This option is not without its difficulties. Going to court is expensive, time-consuming and risky. Legal counsel will need to be retained to prepare the application. Adding extra legal services will inevitably increase the costs of the asset acquisition. Clients may not agree that the extra legal fees are warranted, especially where parties agree that the time, expense and fees of going to court to bring such an application could go to better use. There is also no guarantee when applying to the court that the seller will be successful. The court is given broad discretion to deal with applications for exemptions under the BSA. Given that the determination is completely fact-based, case law should be consulted to determine how the court has dealt with a similar fact pattern. Where the seller is clearly solvent and the value of the assets far outweigh the debts of creditors, the court will likely dispense with compliance (although if it is clear that the seller is solvent, the court could also insist that the parties follow the BSA's compliance process. Arguably, if there is no concern as to the seller's solvency, then the parties should have no problem complying with the BSA.)
However, many businesses tend to operate in the grey area of solvency; they are trade creditors themselves and are constantly waiting to collect on accounts receivable. In situations where the seller's solvency is questionable, the decision of the court will be unpredictable. Unless the parties are confident that the court will likely grant the exemption order, going to court will not be the best option. A failed application will result in increased transaction costs and fail to dispense with the issue of BSA compliance.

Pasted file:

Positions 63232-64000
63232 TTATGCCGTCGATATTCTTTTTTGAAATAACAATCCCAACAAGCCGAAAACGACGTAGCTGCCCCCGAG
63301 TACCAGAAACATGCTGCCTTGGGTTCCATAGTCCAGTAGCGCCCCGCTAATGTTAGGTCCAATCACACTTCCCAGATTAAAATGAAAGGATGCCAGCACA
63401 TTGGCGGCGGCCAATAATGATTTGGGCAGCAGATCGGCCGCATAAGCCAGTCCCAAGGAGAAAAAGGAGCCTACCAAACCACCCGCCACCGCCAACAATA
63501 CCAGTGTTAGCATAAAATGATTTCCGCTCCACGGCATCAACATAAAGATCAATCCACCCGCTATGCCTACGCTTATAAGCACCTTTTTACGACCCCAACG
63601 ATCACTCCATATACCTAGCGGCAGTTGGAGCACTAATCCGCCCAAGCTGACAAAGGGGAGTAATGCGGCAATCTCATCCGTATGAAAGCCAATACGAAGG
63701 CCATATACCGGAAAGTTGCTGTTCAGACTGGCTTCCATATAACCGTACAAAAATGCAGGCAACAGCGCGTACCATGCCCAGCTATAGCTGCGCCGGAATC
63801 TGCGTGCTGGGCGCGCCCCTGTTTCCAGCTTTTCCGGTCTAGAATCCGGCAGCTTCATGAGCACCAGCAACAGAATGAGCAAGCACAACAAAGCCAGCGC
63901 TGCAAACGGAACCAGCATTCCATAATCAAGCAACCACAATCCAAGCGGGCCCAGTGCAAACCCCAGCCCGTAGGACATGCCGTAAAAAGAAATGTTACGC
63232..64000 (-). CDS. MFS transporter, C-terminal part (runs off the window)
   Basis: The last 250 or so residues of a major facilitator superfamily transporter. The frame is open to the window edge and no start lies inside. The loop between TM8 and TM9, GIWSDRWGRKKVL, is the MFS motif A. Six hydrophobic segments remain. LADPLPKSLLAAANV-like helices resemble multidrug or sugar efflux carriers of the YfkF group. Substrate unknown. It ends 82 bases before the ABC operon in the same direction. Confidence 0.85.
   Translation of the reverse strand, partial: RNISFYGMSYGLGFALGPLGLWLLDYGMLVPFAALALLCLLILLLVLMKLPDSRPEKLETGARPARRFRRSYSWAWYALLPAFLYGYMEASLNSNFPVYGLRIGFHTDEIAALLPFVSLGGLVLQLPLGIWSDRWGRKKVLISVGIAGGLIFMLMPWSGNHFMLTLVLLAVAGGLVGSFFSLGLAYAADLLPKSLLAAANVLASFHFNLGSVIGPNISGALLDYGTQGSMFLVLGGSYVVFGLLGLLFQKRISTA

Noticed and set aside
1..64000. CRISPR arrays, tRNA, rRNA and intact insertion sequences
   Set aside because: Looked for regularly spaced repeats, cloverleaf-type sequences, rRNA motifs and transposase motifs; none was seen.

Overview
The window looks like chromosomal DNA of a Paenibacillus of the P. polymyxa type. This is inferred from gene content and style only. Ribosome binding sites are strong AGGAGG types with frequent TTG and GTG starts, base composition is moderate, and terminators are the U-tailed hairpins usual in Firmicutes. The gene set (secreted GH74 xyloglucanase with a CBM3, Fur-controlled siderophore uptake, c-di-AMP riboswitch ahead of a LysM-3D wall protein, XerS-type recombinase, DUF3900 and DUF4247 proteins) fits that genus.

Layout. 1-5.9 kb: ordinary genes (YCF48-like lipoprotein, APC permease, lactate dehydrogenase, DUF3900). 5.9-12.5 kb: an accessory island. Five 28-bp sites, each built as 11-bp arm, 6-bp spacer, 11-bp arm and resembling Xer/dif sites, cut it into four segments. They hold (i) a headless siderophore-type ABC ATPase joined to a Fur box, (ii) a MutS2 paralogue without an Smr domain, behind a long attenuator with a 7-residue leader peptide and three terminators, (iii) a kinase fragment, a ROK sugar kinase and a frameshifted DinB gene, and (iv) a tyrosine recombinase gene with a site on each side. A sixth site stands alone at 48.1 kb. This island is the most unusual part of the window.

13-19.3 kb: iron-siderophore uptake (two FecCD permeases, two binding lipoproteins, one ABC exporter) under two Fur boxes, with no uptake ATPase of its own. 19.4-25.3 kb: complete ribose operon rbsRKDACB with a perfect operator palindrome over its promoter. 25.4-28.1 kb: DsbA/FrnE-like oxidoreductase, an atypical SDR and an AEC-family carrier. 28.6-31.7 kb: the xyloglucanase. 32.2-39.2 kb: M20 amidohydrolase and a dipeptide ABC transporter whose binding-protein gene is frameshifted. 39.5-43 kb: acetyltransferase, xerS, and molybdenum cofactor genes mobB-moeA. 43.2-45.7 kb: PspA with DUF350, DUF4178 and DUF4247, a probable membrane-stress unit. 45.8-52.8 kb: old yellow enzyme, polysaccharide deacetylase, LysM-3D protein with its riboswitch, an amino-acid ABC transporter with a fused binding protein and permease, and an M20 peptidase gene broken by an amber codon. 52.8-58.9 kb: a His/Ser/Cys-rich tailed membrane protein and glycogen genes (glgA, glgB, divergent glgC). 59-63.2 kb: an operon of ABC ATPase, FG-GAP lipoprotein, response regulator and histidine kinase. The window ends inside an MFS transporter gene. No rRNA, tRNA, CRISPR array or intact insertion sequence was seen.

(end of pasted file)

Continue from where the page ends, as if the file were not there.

Contracting Out of Compliance
Where the seller is solvent and there is little to no risk that its trade creditors will not be paid, the transacting parties may agree to waive compliance with the BSA. This is a calculated risk taken by the buyer on the premise that the costs of compliance, or obtaining an exemption order, are greater than the risks associated with the potential liability under the BSA.
Before pursuing this option, the buyer should consider a few things. First, the purchase price should be renegotiated. The willingness of the buyer to increase its potential risks should be reflected in an abatement of the purchase price. Second, the buyer should obtain an indemnity from the seller. In the event that a trade creditor is not paid, the seller should indemnify the buyer from any and all liability. Prior to obtaining an indemnity the buyer should assess the credit position of the seller. If the seller is not in a credit position to indemnify the buyer, then the indemnity is of no value, which increases the risk to the buyer if the buyer accepts this alternative.
Judicial Exemption After the Transaction
Recognizing the difficulties created by the BSA, the Supreme Court of Canada carved out an exemption in situations where failure to comply does not negatively affect the position of trade creditors. In National Trust Co. v. H&R Block Canada Inc., supra (H&R Block), the court took a logical approach to the BSA and considered whether the trade creditor's position would have been different if BSA compliance had occurred. In this case, the proceeds of the sale were insufficient to pay all of the trade creditors. The seller had provided payment to its trade creditors based on their priority but, given its position, the applicant creditor was not paid. The court found the applicant creditor suffered no loss, as it would have been in the exact same position regardless of the parties' BSA compliance.
H&R Block suggests that where the seller pays the proceeds to all creditors entitled to payment, BSA compliance can be dispensed with. However, there are a few concerns with proceeding in this manner. First, this decision is fairly recent, and this treatment of the BSA is novel. There is yet to be a body of case law on this point, and as a result, proceeding in this manner can be risky.